JS: The thing is, yeah, I understand, and you understand, and your listeners understand, Democrats control the Senate and Democrats control the White House. But we can control the purse strings. Let’s have a strategy. Let’s have a plan going forward. John Boehner doesn’t have that. And you know, I was talking to a guy that runs one of the biggest conservative websites in America who said that he spoke to Boehner six months ago and said please, just put a bill on the floor that the base will like, that independents will like, and that will make the other side uncomfortable, every month, one a month, just focus on it. And Boehner said oh, come on, that’s just showmanship, and that’s not the way I do business, and then he went out to smoke a cigarette. We need somebody that actually is going to be able to do what you talked about in your column. At the end of the day, it’s about strategy. It’s about figuring out how to shape the debate.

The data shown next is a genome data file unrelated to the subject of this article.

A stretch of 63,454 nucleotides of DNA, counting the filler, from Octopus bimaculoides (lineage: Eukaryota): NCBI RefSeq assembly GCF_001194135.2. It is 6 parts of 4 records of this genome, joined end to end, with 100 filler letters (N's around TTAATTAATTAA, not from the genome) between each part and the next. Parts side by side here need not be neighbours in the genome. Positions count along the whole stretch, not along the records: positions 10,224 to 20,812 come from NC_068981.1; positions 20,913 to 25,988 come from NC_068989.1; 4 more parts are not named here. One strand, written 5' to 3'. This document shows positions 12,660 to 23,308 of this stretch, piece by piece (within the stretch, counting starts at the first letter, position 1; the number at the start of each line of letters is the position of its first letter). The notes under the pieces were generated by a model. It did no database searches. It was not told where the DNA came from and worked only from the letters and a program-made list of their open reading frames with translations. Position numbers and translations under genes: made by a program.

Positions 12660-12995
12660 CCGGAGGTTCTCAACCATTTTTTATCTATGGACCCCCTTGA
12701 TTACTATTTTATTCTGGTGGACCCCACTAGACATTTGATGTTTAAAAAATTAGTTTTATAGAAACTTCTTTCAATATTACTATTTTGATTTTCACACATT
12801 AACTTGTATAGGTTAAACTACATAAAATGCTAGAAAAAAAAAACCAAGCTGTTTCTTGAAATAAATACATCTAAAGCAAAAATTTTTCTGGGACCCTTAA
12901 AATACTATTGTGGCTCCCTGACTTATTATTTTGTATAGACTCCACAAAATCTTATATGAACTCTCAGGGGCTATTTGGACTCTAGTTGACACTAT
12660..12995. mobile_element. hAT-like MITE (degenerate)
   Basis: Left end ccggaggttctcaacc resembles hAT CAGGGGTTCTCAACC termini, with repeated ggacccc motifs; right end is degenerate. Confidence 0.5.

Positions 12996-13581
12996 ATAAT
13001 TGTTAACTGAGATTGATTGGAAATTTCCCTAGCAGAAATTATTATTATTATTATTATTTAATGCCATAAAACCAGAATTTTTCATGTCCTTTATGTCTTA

HH: There are…

JS: And John Boehner can’t do that anymore, and I think we need to find somebody who can.

HH: And I don’t mind, you know, this Congress is effectively done now, Joe. I don’t know if you agree with that.

JS: Yes.

HH: They’re finished, and nothing is going to happen for the rest of the year.

JS: It’s over.

HH: So they’re done. The Speaker could say I’m giving up the gavel, and you guys can start to organize for your next speaker elections. There are three possibles out there – Eric Cantor, Jeb Hensarling and Tom Price. They’re all good conservatives. Cantor’s got the inside track, but he’s also tarred by this fiasco of the last year and a half. Who do you think ought to be the Speaker?

JS: I don’t know. I mean, I won’t wade in that, because I don’t work with them. I will tell you that I’m impressed by all three of those guys. I like them all for different reasons. I will tell you that I think Jeb is probably tarnished a little less, and I think Price is really, if you’re talking about just pure strategy, I think Price may be the guy.